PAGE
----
From Washington Post:
Throughout China’s modern history, and particularly under Communist Party rule, the country’s leaders have sought self-sufficiency — a drive fueled by nationalist pride and the experience of colonialism, which fed notions that the outside world wants to prevent China’s rise as a great power.
Under the rule of Mao Zedong, China — under the banner of fending for itself — focused on oil production in its northeast, near the city of Daqing. The government’s current push to secure foreign oil fields is driven by worries that there may one day be too little oil to meet worldwide demand and that foreign powers — in particular the United States — will choke China.
“If the world oil stocks were exceeded by growth, who would provide energy to China?” said Shen Dingli, an international relations expert at Fudan University, who advises the government on security policy. “America would protect its own energy supply. The U.S. is China’s major competitor.”
Such fears involve Taiwan, the self-governing island claimed by China. The United States has pledged to help Taiwan should China attack. Officials in Beijing envision being cut off from energy supplies by the U.S. Navy in the event of war.
Many energy experts say owning oil fields provides no real energy security. It does not cushion against a rising cost of energy because no one country is large enough to determine the market price. Neither does it ensure access, because getting oil where it is needed depends largely upon shipping lanes policed by the U.S. Navy.
“There’s an illusion that ownership ensures either volume or price,” said William H. Overholt, director of the Rand Center for Asia-Pacific Policy in Santa Monica, Calif. “Oil is an internationally traded commodity. The key is having secure lines of supply from the Middle East.”
Even the chairman of Cnooc asserted in an interview that buying foreign oil fields would give China additional security, dismissing the notion that anything other than commercial interest motivates his company’s $18.5 billion bid for Unocal.
“In today’s world, as long as you have money, you can buy oil from anywhere,” Fu Chengyu said.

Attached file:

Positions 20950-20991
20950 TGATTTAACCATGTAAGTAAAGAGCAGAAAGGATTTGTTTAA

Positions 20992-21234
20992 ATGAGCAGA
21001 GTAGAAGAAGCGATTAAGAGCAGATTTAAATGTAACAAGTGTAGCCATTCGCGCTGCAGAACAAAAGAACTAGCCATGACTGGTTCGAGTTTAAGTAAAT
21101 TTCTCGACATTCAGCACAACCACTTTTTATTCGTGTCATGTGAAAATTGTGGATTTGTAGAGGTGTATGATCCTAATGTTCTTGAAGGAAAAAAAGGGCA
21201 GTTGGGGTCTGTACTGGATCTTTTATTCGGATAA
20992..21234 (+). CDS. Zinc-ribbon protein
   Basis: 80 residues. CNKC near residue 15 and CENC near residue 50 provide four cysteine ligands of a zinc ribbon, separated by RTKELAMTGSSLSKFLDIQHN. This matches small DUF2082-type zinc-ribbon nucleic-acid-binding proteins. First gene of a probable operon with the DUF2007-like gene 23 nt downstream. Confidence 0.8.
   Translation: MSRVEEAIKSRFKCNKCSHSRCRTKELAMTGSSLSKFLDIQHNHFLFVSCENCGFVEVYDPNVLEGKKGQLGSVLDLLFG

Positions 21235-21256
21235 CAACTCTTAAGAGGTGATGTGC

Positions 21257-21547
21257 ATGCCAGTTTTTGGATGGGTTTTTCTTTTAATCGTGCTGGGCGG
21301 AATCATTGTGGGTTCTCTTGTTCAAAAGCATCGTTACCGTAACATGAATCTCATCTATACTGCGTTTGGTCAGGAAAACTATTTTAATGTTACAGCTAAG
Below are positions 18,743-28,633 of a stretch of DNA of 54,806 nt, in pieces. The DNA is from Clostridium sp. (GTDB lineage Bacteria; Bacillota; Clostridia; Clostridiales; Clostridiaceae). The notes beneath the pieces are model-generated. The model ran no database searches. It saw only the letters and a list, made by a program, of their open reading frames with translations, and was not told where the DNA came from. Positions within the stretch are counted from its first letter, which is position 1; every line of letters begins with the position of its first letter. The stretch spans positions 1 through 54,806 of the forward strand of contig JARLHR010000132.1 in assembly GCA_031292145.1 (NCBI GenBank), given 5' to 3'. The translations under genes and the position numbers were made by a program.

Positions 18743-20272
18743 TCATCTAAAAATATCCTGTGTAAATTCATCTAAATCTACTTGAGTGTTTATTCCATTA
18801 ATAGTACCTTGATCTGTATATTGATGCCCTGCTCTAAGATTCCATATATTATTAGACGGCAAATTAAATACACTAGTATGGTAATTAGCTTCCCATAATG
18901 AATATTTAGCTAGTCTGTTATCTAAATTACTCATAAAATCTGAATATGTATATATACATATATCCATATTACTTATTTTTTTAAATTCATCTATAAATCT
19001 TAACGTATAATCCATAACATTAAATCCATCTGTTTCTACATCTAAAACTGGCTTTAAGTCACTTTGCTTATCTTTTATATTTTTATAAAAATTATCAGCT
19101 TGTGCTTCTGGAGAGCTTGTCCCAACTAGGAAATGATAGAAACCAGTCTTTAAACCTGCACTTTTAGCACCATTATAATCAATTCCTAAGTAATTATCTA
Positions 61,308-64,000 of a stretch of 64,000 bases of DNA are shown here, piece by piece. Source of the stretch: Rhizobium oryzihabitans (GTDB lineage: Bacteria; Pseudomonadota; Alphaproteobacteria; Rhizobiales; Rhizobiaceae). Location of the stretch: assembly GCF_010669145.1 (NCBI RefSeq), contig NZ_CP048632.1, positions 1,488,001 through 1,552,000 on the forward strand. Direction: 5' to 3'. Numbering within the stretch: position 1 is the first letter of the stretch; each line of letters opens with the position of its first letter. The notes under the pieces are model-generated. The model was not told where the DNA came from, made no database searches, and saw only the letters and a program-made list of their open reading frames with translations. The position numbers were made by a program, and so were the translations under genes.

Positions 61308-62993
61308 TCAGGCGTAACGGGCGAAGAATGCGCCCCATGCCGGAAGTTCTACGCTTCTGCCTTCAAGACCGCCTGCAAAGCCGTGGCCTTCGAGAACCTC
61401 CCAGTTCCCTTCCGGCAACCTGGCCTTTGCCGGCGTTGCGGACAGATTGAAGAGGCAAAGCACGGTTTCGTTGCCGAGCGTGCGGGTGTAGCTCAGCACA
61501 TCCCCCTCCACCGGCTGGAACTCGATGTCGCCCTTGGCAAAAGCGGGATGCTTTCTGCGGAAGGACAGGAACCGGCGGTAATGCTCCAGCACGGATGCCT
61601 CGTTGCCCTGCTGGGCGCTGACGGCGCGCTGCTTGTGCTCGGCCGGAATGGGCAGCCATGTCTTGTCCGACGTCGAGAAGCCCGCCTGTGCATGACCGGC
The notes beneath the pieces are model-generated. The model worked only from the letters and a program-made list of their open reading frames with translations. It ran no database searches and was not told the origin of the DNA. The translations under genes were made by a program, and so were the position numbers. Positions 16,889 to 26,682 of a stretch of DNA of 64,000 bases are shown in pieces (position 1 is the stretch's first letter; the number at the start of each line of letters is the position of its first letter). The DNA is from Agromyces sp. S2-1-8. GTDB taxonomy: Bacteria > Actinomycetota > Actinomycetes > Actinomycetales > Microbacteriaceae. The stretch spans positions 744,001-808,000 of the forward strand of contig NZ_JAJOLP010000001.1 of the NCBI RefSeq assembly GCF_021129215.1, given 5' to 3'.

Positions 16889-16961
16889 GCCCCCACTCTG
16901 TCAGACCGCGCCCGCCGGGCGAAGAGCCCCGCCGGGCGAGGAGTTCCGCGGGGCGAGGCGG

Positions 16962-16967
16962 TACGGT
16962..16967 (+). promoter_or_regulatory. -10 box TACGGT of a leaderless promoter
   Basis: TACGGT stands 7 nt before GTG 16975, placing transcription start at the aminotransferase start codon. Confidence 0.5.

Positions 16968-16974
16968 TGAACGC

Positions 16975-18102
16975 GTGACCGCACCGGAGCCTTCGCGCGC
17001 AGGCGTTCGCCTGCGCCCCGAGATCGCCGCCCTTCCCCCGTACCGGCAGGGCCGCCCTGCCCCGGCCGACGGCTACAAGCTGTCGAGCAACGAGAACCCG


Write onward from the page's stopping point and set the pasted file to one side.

Fu maintained that Cnooc’s interest in Unocal is purely commercial. The Chinese company is eager to have Unocal’s substantial oil and gas reserves in Southeast Asia to help feed the liquid-natural-gas terminals it is developing in coastal China.
For China’s leaders, however, buying foreign oil and gas fields in the name of energy security has become a central mission. Throughout the 1990s, China made deals to lock in long-term supplies and buy installations from Africa to Latin America. In 2002, Cnooc became the largest offshore oil producer in Indonesia when it bought a field from the Spanish firm Repsol YPF SA.
The Iraq war substantially intensified the foreign push. Most immediately, it destroyed China’s hopes of developing large assets in Iraq. China had been waiting for the end of sanctions to begin work on the Al-Ahdab field in central Iraq, under a $1.3 billion contract signed in 1997 by its largest state-owned firm, China National Petroleum Corp. The field’s production potential has been estimated at 90,000 barrels a day. China was also pursuing rights to a far bigger prize — the Halfayah field, which could produce 300,000 barrels a day. Together, those two fields might have delivered quantities equivalent to 13 percent of China’s current domestic production.
But the larger impact of the war was on China’s understanding of the rules of the global energy game.
“The turning point in China’s energy strategy was the Iraq war,” said Tong Lixia, an energy expert at the Chinese Academy of International Trade and Economic Cooperation, which is affiliated with China’s Commerce Ministry. “After 2003, both the companies and the government realized China could not rely on one or two oil production areas. It’s too risky.”
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